Defendant contends that under Coffey, Sumstine, and Curl, the trial court in the present case erred in its analysis and disposition of defendant's motion to strike the alleged prior-murder-conviction special circumstance. Defendant contends the trial court's ruling demonstrates that the court did not properly recognize that the prior conviction could be challenged for any constitutional defect—including denial of the right to counsel at a critical stage of the criminal proceedings—that undermined its constitutional validity.
While this case was pending on appeal, the United States Supreme Court rendered a decision in Custis v. United States (1994) 511 U.S. 485, 114 S.Ct. 1732, 128 L.Ed.2d 517 (Custis ), in which the court examined the circumstances under which a defendant, in the course of the sentencing phase of a federal criminal proceeding, may raise a constitutional challenge to an alleged prior conviction. We requested supplemental briefing from the parties with regard to the relevance, if any, of the Custis decision to the present case. Defendant contends Custis was based upon the language of the applicable federal statute and simply sets forth a rule of federal criminal procedure; accordingly, defendant maintains, Custis has no direct application to the state law rule of procedure set forth in Coffey, Sumstine, and Curl. The Attorney General, while recognizing that Custis involved only a question of federal law, urges us to follow the rationale of that decision and significantly limit the bases upon which a defendant in a California criminal proceeding may challenge the constitutional validity of a prior conviction that is alleged as a special circumstance or for purposes of sentence enhancement. As we shall explain, we conclude that the Custis decision does not govern our determination of the issue presented in the case at bar.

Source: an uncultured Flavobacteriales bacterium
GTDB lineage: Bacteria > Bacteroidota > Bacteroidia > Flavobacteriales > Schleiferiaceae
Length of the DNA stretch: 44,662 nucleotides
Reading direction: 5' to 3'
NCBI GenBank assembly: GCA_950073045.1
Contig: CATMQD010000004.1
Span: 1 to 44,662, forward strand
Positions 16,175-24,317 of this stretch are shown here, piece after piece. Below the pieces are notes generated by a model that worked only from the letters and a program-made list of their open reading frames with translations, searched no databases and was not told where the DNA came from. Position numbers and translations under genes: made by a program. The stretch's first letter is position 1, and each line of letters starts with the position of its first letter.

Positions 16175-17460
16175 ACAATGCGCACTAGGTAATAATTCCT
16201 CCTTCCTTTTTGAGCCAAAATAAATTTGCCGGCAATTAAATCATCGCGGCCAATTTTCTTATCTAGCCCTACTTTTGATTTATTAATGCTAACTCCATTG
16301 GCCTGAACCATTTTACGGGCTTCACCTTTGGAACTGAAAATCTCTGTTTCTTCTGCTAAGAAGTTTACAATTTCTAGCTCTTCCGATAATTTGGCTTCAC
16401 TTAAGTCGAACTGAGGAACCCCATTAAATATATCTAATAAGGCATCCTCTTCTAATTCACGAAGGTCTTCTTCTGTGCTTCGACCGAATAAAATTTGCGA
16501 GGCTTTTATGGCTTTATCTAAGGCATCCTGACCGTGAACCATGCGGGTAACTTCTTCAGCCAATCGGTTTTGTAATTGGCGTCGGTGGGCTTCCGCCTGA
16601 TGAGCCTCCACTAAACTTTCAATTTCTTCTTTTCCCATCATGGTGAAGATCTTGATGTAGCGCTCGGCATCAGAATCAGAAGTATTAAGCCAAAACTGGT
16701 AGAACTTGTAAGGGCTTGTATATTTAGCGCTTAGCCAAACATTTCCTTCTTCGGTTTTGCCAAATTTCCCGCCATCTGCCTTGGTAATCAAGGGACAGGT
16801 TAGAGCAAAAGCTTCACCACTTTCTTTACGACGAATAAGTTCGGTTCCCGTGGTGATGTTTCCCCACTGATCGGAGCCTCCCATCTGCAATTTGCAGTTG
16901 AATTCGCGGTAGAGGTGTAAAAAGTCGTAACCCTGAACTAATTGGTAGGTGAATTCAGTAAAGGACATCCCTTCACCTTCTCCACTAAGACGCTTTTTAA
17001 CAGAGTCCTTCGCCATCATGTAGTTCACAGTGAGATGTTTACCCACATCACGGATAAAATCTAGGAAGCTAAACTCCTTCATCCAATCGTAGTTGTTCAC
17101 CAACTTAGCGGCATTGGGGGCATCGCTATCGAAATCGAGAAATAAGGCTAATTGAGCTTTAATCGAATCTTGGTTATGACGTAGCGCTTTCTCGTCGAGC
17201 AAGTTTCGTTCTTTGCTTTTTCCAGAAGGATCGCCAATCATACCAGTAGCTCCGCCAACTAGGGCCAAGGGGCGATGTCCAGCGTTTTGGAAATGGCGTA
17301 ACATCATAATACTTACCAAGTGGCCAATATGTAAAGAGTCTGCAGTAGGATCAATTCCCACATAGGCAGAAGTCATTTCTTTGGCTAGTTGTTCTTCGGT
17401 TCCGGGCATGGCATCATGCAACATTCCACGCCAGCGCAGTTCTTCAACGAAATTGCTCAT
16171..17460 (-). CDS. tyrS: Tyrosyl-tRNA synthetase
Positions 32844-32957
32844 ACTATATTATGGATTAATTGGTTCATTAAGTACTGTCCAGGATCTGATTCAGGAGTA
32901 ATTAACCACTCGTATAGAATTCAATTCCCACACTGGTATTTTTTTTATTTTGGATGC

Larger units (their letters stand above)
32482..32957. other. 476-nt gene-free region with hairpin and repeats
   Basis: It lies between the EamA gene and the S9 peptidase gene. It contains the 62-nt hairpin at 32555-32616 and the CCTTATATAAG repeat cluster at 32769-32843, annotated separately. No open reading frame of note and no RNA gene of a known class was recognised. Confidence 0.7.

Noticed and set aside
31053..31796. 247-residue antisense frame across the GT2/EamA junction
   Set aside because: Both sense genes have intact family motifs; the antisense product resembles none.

In Custis, supra, 511 U.S. 485, 114 S.Ct. 1732, the United States Supreme Court narrowly restricted the grounds upon which a defendant may collaterally attack the validity of a prior conviction in the course of a federal sentencing proceeding. In that case, Custis was charged with federal drug and firearm offenses. In federal district court, after Custis was convicted of one of the charges as well as a lesser included offense of another charge, the prosecutor sought to enhance his sentence under 18 United States Code section 924(e)(1) by relying upon three prior state felony convictions. Custis challenged the use of two of the prior convictions in the enhancement proceeding on the grounds they were obtained in violation of Boykin and of his right to the effective assistance of counsel.
The high court affirmed the rulings of the district court and the United States Court of Appeals for the Fourth Circuit, both of which had denied relief to Custis, the high court holding that the federal statute upon which Custis had based his challenge did not authorize collateral attacks upon prior convictions. Custis argued that, even if the statute did not authorize collateral attacks, the federal Constitution required that he be afforded some means in the sentence enhancement proceeding by which he could challenge the validity of his prior convictions.